Q. What does toxic ammonia convert into during the nitrogen cycle?
A. First, oxygen-loving bacteria, called Nitrosomonas, feed on ammonia and through biological processes they excrete nitrite, a less toxic but still dangerous chemical. Another oxygen-utilizing bacteria, called Nitrobacter, feeds on the nitrite, converting it into relatively harmless nitrate. Nitrate can be used by plants in the aquarium, or can be removed with water changes.
Many beginning hobbyists are anxious to add fish immediately after setting up a new aquarium. But the key to successful fish-keeping is patience and an understanding of what it takes to transform a container full of water into a life-supporting ecosystem free of toxic compounds.
Waste and Ammonia
Ammonia, perhaps the most notorious toxin, is introduced into your aquarium through fish waste, respiration, and other biological processes. It is extremely toxic and fish will show signs of stress, such as erratic swimming behavior, when ammonia is present. High levels of ammonia attack the gills first, causing fish to gasp at the surface. Continued exposure affects their fins and skin, and eventually their entire system is under attack.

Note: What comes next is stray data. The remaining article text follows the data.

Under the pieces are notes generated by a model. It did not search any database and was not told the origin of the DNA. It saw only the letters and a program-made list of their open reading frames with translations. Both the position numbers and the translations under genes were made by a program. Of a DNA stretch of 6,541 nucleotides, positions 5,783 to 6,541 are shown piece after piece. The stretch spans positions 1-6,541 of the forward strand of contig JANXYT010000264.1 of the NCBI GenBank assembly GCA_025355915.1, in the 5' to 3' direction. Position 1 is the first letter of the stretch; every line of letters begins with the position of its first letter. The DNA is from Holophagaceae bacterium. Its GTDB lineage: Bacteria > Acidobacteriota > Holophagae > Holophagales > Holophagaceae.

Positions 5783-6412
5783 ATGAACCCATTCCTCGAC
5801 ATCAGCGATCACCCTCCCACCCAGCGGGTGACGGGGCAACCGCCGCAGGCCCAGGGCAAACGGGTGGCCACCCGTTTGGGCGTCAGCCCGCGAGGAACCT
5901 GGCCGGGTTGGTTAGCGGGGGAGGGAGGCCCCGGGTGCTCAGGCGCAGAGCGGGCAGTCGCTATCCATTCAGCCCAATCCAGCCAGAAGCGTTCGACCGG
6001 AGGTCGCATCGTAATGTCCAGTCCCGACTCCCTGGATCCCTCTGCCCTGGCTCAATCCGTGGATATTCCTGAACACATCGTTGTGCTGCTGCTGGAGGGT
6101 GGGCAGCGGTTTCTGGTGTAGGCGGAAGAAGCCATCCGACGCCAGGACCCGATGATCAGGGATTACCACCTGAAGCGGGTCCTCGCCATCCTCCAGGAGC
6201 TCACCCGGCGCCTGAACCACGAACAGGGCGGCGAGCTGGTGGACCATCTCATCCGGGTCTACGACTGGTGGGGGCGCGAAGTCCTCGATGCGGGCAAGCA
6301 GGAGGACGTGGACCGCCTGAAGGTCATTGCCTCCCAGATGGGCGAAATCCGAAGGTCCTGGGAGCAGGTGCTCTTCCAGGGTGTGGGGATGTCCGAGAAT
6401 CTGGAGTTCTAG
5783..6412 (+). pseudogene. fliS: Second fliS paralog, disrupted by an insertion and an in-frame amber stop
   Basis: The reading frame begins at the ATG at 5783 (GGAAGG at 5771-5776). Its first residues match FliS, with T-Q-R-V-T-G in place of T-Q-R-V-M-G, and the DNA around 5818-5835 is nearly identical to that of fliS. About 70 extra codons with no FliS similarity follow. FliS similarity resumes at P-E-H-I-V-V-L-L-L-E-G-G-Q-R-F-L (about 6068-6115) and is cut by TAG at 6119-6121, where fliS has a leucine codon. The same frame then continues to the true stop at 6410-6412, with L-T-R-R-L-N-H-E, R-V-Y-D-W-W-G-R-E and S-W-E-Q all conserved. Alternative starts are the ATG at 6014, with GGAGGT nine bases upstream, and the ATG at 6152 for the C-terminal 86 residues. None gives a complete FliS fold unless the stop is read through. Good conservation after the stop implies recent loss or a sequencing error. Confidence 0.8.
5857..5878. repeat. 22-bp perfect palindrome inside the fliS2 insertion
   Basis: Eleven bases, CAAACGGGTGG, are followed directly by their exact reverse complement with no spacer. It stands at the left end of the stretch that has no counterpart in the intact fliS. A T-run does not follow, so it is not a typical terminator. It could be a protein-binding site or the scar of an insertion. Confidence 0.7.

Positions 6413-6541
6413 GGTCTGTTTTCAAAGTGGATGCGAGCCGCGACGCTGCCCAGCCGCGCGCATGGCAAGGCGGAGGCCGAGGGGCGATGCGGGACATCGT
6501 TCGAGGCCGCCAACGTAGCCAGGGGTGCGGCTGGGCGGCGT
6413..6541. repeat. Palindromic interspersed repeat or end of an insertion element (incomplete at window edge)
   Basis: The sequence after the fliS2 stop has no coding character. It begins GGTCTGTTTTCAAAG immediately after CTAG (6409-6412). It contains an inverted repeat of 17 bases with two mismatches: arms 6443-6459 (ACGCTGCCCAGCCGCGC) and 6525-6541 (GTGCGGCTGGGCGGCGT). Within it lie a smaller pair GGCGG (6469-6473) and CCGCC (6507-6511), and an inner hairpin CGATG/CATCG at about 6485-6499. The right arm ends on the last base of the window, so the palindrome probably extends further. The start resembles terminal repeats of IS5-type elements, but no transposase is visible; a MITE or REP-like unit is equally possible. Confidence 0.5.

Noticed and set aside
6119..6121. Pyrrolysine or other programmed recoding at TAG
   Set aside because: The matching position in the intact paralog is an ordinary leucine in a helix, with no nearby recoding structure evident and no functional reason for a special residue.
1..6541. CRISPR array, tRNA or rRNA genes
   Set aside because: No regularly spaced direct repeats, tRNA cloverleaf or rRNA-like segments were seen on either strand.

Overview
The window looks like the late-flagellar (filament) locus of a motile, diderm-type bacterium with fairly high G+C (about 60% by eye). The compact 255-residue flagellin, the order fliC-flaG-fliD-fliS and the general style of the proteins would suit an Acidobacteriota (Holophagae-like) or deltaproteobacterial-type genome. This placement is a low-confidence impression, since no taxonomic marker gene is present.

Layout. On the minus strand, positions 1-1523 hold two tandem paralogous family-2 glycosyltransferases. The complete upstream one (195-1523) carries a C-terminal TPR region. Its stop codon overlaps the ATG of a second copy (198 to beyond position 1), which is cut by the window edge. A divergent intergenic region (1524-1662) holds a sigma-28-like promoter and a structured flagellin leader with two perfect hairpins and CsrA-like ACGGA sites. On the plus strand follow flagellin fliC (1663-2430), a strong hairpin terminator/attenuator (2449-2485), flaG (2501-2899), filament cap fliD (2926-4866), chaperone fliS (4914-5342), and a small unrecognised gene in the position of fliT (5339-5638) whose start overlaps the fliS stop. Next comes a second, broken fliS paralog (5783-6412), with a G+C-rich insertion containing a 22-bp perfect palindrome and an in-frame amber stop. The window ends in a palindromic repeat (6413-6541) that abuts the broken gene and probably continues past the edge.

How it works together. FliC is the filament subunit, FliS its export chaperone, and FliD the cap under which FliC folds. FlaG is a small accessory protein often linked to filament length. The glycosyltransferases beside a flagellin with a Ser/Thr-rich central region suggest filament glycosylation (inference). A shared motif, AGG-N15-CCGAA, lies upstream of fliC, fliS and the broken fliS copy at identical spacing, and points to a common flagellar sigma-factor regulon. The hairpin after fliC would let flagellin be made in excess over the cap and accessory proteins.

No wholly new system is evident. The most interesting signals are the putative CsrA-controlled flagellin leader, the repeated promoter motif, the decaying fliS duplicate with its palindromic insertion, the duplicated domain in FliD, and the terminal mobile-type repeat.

In an established aquarium, ammonia is promptly converted into less toxic substances by beneficial bacteria through a natural process called the nitrogen cycle. New aquariums do not have established colonies of beneficial bacteria to adequately process these toxins.
What is Cycling?
One way to establish beneficial bacteria is to set up the aquarium, fill it with dechlorinated water, turn on your pumps and filters, and add a small amount of fish food to the water. As the food breaks down, it supplies the food source bacteria need to multiply and colonize. This method can take several weeks.
Many aquarium keepers speed up the process by adding commercially-available cycling aids. Cycle and Stress Zyme are excellent products for this stage. Better yet, use a small amount of gravel from an established aquarium to cycle your new aquarium. This gravel already houses a good number of beneficial bacteria to speed up the cycling process.
Testing During Cycling
Finally it is safe to begin stocking your aquarium. Add fish and aquatic life gradually since your system will once again need time to adjust to the increased ammonia generated by each fish. After cycling is complete, we recommend weekly testing of ammonia and nitrite to monitor water quality.